Directed by David Fincher, written by Gillian Flynn, adapting her own novel
I’ll admit, I got about halfway through the novel. I appreciated the characterizations and the attention to detail, but didn’t find it a compelling page-turner. Given the weeks on the New York Times bestseller list, I’m clearly in the minority.
I could see the material would appeal to Fincher. The director of Zodiac, The Social Network, and the American version of The Girl With The Dragon Tattoo does well with this dark, skin-crawling mystery.
The first act is the powdered-sugar sweet set-up: Nick (Ben Affleck) and Amy (Rosamund Pike) are prominent in the Manhattan media scene, where they meet, fall in love, and buy a spectacular brownstone with her money—she’s a trust fund girl while he’s a smalltown boy from Missouri.
But things go sour—they lose their jobs in the financial meltdown, and the house. The now-struggling couple move back to Missouri where they set up in a McMansion and he opens a bar with his twin sister, Margo (Carrie Coon). He gets belligerent and she grows resentful.
Or, do they? He-said-she-said is the first act structure (with her side of things told through a diary), but it’s pretty clear from the start that both are unreliable narrators—the scripted dialogue of the opening is stiff and stilted, as if they’re remembering it better than it ever could have been. The key question, when Amy disappears and there’s sign of a struggle, is whether he was involved. As the evidence begins to mount, it looks more and more likely.
Beyond this, I won’t go into a lot of detail. But the twists that come thick and fast in the second and third acts are as precisely orchestrated as you’d expect from Fincher, along with the peculiar diffuse grey-green lighting, the amazingly discordant-yet-hypnotic Trent Reznor/Atticus Ross score, the superb construction and editing.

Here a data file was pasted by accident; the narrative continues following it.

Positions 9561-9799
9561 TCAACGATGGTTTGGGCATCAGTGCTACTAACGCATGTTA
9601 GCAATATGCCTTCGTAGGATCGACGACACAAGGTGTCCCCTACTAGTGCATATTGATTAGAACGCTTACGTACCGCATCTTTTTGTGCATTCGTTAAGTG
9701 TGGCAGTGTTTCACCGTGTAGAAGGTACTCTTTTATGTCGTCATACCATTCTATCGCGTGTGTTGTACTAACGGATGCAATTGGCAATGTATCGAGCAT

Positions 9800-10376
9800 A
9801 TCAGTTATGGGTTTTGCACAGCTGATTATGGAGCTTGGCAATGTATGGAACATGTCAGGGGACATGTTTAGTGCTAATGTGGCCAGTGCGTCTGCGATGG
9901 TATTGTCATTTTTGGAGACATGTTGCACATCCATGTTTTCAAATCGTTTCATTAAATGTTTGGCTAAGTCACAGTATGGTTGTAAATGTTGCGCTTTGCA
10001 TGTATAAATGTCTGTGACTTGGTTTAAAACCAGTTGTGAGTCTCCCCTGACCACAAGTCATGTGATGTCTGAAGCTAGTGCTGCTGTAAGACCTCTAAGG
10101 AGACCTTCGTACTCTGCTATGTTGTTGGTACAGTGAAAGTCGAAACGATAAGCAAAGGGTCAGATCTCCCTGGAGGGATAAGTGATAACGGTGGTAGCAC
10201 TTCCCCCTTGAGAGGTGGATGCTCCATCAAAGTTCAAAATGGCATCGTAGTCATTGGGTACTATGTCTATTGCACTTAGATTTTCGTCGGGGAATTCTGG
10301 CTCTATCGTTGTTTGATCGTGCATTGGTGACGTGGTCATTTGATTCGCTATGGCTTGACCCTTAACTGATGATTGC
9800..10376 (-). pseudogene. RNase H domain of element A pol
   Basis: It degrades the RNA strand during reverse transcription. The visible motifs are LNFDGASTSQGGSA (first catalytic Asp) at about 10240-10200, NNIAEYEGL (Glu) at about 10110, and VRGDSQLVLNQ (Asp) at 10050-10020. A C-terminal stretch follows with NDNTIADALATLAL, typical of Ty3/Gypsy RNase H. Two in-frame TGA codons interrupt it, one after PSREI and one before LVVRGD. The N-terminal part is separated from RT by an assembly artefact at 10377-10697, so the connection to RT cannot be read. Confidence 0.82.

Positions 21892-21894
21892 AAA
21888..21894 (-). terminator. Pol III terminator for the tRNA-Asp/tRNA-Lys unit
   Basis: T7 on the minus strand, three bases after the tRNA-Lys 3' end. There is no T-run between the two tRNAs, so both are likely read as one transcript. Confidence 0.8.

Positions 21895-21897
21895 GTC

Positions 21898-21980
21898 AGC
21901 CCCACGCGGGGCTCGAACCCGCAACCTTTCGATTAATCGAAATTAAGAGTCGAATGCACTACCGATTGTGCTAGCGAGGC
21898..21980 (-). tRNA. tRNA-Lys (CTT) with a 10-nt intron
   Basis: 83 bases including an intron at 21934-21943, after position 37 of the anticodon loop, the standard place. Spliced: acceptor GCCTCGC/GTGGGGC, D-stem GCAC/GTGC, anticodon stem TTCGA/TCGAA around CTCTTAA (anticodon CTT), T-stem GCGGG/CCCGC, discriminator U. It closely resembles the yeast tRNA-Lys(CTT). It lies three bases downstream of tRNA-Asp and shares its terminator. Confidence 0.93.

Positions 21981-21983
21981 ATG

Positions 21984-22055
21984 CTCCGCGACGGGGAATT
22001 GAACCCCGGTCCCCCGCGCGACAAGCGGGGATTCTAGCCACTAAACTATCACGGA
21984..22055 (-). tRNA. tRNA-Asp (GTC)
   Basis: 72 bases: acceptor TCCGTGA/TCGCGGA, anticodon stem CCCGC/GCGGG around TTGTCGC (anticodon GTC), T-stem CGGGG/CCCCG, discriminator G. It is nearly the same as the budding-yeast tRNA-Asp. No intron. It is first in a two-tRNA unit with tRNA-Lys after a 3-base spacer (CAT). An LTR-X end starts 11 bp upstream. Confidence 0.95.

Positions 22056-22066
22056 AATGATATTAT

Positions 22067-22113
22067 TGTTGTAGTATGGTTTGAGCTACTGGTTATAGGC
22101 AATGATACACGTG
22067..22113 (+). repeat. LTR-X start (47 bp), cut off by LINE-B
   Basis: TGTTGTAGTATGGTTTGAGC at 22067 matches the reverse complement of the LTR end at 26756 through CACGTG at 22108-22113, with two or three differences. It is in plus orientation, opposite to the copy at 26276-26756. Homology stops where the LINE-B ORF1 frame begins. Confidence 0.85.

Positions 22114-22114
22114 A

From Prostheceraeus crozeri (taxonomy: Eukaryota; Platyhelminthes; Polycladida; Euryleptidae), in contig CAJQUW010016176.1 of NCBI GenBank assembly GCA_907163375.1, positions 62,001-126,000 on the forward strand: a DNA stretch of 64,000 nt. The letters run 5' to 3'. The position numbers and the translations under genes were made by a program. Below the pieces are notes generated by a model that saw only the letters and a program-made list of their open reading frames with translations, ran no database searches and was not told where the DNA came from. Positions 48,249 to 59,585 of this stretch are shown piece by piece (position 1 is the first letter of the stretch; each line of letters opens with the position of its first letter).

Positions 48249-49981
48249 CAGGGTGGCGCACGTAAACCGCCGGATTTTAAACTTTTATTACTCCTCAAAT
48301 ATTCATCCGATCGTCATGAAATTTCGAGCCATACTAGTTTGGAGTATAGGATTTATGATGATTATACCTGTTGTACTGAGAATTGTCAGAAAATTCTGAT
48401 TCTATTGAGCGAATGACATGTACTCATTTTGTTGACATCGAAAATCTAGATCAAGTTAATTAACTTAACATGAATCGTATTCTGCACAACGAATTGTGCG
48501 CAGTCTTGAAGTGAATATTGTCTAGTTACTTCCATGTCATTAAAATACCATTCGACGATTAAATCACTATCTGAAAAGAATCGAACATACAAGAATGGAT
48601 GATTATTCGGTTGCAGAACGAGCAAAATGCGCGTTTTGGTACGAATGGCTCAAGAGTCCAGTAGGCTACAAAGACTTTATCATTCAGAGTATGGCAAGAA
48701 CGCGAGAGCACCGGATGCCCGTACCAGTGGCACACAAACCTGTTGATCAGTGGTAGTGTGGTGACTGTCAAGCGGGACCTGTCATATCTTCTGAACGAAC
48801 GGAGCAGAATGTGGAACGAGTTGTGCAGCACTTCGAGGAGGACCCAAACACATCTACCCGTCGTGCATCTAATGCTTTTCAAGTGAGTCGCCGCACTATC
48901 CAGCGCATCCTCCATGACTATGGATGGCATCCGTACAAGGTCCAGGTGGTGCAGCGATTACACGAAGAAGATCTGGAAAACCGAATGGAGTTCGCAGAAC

What surprises is the oily humour that begins to pervade. As the plot machinations get progressively more implausible and outrageous, Fincher seems to be daring his audience to believe, all the while serving up an indictment of the American tabloid media establishment—desperate to assign blame, sentence, and execute. And there’s definitely a bit of the quality noir of Double Indemnity and even The Sweet Smell of Success in this film’s DNA.
By the time we’re in the homestretch we’ve been witness to some truly terrible behaviour and more than a little gushing gore. Gone Girl is no less than a twisted, cynical and occasionally hilarious opera whose theme is the hideousness of marriage. It might make a great double-feature with Danny DeVito’s War Of The Roses, programmed for anyone going through a bitter divorce.
I liked it. Yeah, I felt like a shower afterwards, but that’s been true about almost every Fincher movie since Seven. Gone Girl should open up some conversation about the way our culture stereotypes both women and men.
The casting is stellar. Affleck, a victim of a certain amount of tabloid media scrutiny in his private life in years past, is ideal as the potentially murderous spouse America finds plenty of reason to hate, and some of his limitations as an actor work in this context, playing a guy whose motivations seem opaque.
Pike, good in pretty much everything I’ve seen her in from Die Another Day through Fracture, Fugitive Pieces, An Education, to last year’s The World’s End, finds a career performance as Amy Elliot-Dunne. It’s a gift of a role, and she’s the one everyone will be talking about from now until February’s little golden men make their appearance.
Also serious credit to the support: Coon, who has no film experience previous to this, is wonderful. Tyler Perry is credibly smooth as a Johnny Cochrane-esque lawyer who knows how to work the gutter press, and Kim Dickens and Patrick (Almost Famous) Fugit as officers Boney and Gilpin both shine.